Labour migration can lead to long-term improvements in the lives of migrant workers if their labour rights are protected and they are given opportunities for skills development, say the International Labour Organization (ILO) and International Organization for Migration (IOM) in a new study. The report, entitled Risks and Rewards: Outcomes of Labour Migration in South-East Asia provides a timely assessment of migrants’ experiences within ASEAN. According to the most recent UN statistics, the number of migrants headed to other countries in the ASEAN region has increased more than five-fold since 1990, reaching nearly 6.9 million. Millions more are employed without legal status and are not captured in official data.
“Despite rapid growth in the numbers of women and men migrating in South-East Asia, the outcomes for migrant workers are not well understood,” says Ben Harkins, ILO Technical Officer and lead author of the report. To inform their work, the ILO TRIANGLE in ASEAN and IOM PROMISE programmes collaborated on a large-scale regional survey of over 1,800 migrants from Cambodia, Laos, Myanmar and Vietnam who had been employed in Thailand or Malaysia. The study developed a Migration Outcomes Index (MOI) to measure changes in the lives of migrant workers from before to after their migration. The Index broadens the way migration outcomes are measured by incorporating both social and economic elements.
According to Harkins, “The MOI represents a break not only from the narrow focus on counting remittances but also from the human trafficking paradigm that is very dominant in South-East Asia. It offers a more nuanced assessment of migration experiences than just ‘trafficked or not trafficked.”
Ensuring a safe and rewarding migration experience
To obtain a better understanding of the factors that shape migration outcomes, the study traced migrants back through their journeys. “We set out to re-evaluate some of the commonly held beliefs about which practices and conditions contribute to better outcomes for migrant workers,” says Harkins. “There is a lot of emphasis placed on changing the behaviour of migrants to prevent exploitation and abuse, particularly encouraging them to migrate through regular channels,” observes Harkins. “The thinking is that migrants are making risky decisions and that is putting them in harm’s way.”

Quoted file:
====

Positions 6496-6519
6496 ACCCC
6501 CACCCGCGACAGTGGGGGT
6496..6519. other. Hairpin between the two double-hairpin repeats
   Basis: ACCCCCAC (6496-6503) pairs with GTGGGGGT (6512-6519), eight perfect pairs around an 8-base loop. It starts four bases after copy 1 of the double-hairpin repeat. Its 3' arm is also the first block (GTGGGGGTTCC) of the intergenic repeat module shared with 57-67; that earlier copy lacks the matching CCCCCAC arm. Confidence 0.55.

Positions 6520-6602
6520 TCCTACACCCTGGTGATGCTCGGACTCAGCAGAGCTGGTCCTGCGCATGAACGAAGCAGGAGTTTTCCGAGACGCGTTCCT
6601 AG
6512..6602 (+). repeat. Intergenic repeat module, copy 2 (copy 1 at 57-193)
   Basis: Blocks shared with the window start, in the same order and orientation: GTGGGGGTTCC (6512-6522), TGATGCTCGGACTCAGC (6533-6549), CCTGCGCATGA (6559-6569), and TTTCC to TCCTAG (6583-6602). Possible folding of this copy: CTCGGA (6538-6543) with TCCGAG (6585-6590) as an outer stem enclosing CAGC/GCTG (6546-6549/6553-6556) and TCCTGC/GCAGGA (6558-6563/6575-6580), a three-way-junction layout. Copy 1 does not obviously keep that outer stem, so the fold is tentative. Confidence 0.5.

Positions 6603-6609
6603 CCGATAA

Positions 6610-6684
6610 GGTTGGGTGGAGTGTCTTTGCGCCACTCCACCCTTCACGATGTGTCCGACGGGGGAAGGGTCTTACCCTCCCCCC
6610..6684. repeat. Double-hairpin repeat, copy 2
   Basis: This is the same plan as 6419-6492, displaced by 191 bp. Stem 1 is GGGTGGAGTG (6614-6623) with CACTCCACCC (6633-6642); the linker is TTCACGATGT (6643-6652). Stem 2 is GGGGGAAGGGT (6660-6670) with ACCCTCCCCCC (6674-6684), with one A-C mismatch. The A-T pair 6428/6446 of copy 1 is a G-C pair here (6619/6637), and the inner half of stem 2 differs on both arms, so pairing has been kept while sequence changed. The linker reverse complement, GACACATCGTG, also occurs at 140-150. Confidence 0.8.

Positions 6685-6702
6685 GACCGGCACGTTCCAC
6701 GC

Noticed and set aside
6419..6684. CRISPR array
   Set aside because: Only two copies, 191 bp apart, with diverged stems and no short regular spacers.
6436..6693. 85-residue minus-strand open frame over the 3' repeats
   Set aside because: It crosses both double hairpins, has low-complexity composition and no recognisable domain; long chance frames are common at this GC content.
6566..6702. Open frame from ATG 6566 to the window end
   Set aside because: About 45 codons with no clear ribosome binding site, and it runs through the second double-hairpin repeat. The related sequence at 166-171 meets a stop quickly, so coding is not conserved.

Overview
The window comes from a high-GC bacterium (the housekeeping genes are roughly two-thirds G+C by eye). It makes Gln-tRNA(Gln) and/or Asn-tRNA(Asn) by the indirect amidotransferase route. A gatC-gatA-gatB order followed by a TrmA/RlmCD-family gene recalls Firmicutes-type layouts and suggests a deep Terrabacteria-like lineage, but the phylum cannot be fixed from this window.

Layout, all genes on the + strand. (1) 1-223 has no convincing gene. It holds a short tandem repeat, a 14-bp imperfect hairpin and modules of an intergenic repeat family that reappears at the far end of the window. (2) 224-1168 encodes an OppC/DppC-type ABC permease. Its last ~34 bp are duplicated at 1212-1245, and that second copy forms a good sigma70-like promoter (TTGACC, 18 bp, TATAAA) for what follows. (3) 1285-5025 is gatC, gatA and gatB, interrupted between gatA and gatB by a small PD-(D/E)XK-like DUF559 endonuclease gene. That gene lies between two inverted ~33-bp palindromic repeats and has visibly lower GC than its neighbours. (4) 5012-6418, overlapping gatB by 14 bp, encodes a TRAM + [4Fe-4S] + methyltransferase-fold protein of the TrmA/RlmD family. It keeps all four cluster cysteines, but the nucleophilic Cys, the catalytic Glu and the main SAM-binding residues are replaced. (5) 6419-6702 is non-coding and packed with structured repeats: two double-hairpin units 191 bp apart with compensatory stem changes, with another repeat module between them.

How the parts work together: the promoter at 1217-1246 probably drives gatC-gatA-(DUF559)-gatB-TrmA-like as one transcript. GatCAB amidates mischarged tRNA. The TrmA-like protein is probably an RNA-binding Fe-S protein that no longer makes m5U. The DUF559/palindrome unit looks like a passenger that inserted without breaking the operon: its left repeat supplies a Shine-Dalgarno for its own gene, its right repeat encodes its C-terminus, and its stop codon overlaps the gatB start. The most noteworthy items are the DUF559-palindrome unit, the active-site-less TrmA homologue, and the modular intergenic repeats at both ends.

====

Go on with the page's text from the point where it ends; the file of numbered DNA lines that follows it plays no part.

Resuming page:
“Our findings suggest that the problem is not that migrant workers are making the wrong choices but that they are very vulnerable to abuse regardless of their decisions. They are a group of workers to which a largely different set of rules apply. The risks are even greater for women migrants because their work is often undervalued and affords fewer labour protections.” “What is most important for improving outcomes is ensuring that all migrants benefit from fundamental labour rights such as the minimum wage, including women and men employed in the informal economy. That requires changes to policy and practice by governments, employers, and recruitment agencies rather than to the behaviour of migrant workers,” explains Harkins.
The study also identifies the need to increase access to skills development opportunities for migrant workers. Migrants who increased the skill level of their employment from before migration to after had much better long-term outcomes. “Skills development and validation in partnership with employers can help migrant workers move into jobs with better wages and working conditions, bolstering their economic contribution,” says Anna Platonova, IOM Thailand Senior Programme Manager.
Through improved livelihoods, labour migration can have a lasting impact on poverty reduction within ASEAN. “We found that the number of migrants living below the poverty line was reduced by 11% after return,” says Platonova. “That suggests that migration can be effective in decreasing poverty within the region.”
Although the benefits of labour migration have not been maximized within South-East Asia, the study results show that positive outcomes can be achieved if migrant workers are treated fairly and provided with opportunities to develop their capabilities. The report calls for shifting the focus of labour migration governance in ASEAN towards a more migrant-centred approach. “We should aim to increase the number of migrant workers who have a holistically beneficial labour migration experience, rather than simply expanding national remittance accounts,” Harkins concludes.